BWV 1 opens with a chorus followed by a recitative, aria, recitative, aria, and finally a chorale. The first line of the chorus is, “How beautifully shines the morning star,…”; that supplies the title of the cantata, a pattern that is common to all of his cantatas. In this cantata the vocals, outside the chorus and the chorale, are sung by individual voices: tenor, soprano, bass, and tenor again respectively. Of course, the text relates to the Annunciation and to both the old (Isaiah) and new (Luke) Testaments. This is a beautiful calm work that washes over me. I have played it repeatedly to go to sleep to. I keep a stack of CDs in my bedroom that play as I try to fall asleep. Bach is a wonderful elixir for all ills.

Let me bring up another date, almost three centuries before, May 6th, 1432, that is the date that Jan van Eyck’s Ghent altarpiece, the Adoration of the Mystic Lamb, was completed. The first time I saw this work was in 1973 and I have revisited it many times since. It has since its inception been housed in St. Bavo Cathedral in Ghent, Belgium. (Except the times it has been carted away by different conquerors as spoils of war, but that is another story for another time.) It is considered as Belgium’s most treasured art work. I was lucky enough to have seen it in its original location in the cathedral before it was moved and placed in a humidity controlled glass box. The first few times I saw the work an old man would come out and opened the altarpiece and then, after a half hour or so, close it again. Of course, the absence of glass was a big thing, but what was more important was that the work was where it belonged and the lighting in the painting aped the natural light in the chapel where it was housed. I will come back to this work I am sure over the duration of this project. It is an art work that has the ability to move me tears.

One part of this truly magnificence polyptych is a portrayal of the Annunciation. It is in the centre of the second story of the closed altarpiece. The scene covers four panels. On the far left is the Archangel Gabriel and, the far right, Mary. The centre panels offer a view, through windowed archways, of a 15th century city, likely Ghent, as seen from above. What is common to 14th to 17th century Flemish religious painting are hidden levels of meaning that if you understand Christian iconography are made clear and there is no shortage of hidden meaning in this image of the the Annunciation. It can be complex, but it is fun, to try and figure it some of it out. Here Gabriel holds white lilies that are symbol of the Virgin’s purity.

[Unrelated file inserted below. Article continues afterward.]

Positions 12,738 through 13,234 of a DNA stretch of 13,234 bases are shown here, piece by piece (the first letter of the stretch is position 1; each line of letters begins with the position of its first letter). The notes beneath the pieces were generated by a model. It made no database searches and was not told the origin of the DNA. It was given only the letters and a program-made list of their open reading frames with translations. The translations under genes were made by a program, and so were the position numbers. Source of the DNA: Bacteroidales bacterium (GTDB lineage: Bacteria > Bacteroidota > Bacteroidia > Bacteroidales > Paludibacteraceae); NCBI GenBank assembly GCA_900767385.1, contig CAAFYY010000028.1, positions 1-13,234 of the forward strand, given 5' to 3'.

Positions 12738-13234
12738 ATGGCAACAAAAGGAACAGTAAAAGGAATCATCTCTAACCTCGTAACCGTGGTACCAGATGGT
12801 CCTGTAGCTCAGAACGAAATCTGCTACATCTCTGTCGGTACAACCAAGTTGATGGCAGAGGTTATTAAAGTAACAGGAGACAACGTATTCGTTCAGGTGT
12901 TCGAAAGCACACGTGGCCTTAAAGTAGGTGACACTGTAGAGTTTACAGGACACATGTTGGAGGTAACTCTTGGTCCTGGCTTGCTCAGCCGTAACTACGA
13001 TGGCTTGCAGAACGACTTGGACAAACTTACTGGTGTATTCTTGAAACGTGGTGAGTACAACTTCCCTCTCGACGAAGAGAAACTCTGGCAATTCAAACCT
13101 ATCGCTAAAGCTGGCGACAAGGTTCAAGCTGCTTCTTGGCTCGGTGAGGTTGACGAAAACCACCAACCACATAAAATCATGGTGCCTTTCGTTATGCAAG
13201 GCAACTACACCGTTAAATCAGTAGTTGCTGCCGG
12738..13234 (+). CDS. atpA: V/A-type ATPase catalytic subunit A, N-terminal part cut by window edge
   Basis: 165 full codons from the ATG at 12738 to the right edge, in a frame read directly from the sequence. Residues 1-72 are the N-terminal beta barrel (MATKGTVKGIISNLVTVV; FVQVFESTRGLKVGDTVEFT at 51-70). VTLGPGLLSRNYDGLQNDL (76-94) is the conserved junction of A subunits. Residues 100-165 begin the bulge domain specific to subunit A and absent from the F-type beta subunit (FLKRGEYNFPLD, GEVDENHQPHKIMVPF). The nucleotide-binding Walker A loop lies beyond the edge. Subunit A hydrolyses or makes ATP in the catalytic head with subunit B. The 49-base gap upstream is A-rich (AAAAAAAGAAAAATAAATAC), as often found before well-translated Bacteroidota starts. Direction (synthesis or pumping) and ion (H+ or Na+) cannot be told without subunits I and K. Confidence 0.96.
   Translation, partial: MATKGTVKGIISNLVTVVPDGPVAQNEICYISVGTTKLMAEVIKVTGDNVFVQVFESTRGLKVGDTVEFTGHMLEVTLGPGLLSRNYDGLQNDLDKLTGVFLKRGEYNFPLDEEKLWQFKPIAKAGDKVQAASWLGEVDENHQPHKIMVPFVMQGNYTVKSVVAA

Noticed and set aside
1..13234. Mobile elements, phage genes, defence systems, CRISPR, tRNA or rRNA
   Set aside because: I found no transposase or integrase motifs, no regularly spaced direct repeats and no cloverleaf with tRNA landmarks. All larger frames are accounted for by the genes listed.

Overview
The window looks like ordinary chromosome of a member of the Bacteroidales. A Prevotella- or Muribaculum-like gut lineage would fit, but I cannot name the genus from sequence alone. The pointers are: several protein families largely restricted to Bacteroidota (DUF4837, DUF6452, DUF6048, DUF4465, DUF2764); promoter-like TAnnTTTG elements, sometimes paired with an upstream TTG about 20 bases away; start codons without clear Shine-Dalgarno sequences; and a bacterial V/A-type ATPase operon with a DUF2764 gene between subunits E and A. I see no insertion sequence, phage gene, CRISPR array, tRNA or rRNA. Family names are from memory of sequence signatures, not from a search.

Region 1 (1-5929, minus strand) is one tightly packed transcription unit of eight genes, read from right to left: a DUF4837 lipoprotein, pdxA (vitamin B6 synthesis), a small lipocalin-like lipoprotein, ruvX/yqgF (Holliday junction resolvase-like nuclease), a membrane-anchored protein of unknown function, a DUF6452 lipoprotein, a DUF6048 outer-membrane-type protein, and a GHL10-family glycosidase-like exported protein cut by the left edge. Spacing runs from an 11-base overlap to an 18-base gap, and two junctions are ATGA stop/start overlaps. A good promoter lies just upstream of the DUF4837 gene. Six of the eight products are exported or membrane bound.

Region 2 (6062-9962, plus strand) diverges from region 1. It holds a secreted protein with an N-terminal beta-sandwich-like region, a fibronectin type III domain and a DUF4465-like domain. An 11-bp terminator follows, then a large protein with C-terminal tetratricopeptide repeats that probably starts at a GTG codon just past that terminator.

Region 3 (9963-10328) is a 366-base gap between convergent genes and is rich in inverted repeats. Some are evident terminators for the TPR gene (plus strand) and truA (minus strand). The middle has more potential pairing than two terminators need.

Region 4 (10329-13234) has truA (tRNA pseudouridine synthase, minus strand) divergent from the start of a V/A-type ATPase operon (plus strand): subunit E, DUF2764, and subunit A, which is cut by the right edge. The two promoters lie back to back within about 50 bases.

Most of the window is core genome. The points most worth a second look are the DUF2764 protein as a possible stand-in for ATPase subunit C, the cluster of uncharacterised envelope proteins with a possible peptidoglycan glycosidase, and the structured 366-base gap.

In the next panel, the view of a town, the marble column that separates the two windows signifies the column that Christ was tied to and flogged prior to the Crucifixion. In the third panel there is a white towel hanging from a rod with twelve stripes which relates to the twelves apostles, and in the final panel a white dove hovers over the head of the knelling Mary which show the presence of the Holy Sprit and the instrument of her impregnation. The text of Gabriel words to Mary are painted in Gothic script, in Latin, from his lips toward her: “Hail who are full of grace, the Lord is with you.” Mary’s answer, toward him, in Latin, only this time backwards and upside down so that God from above may read her reply, “Behold the handmaiden of the Lord.”

Of course, the whole fiction of the scene is artistic invention—a literate Mary and the Archangel present in 15th century Flanders—, but a beautiful one. I am not sure that this particular Bach work was in mind when I first saw van Eyck’s masterpiece many years ago. I am sure that baroque music did fill my head at the time. That and the smell that is unique to Medieval cathedrals did make for a deep spiritual experience that I can remember to this day.

© Virgil Hammock, Sackville, New Brunswick Canada, 16 October 2018.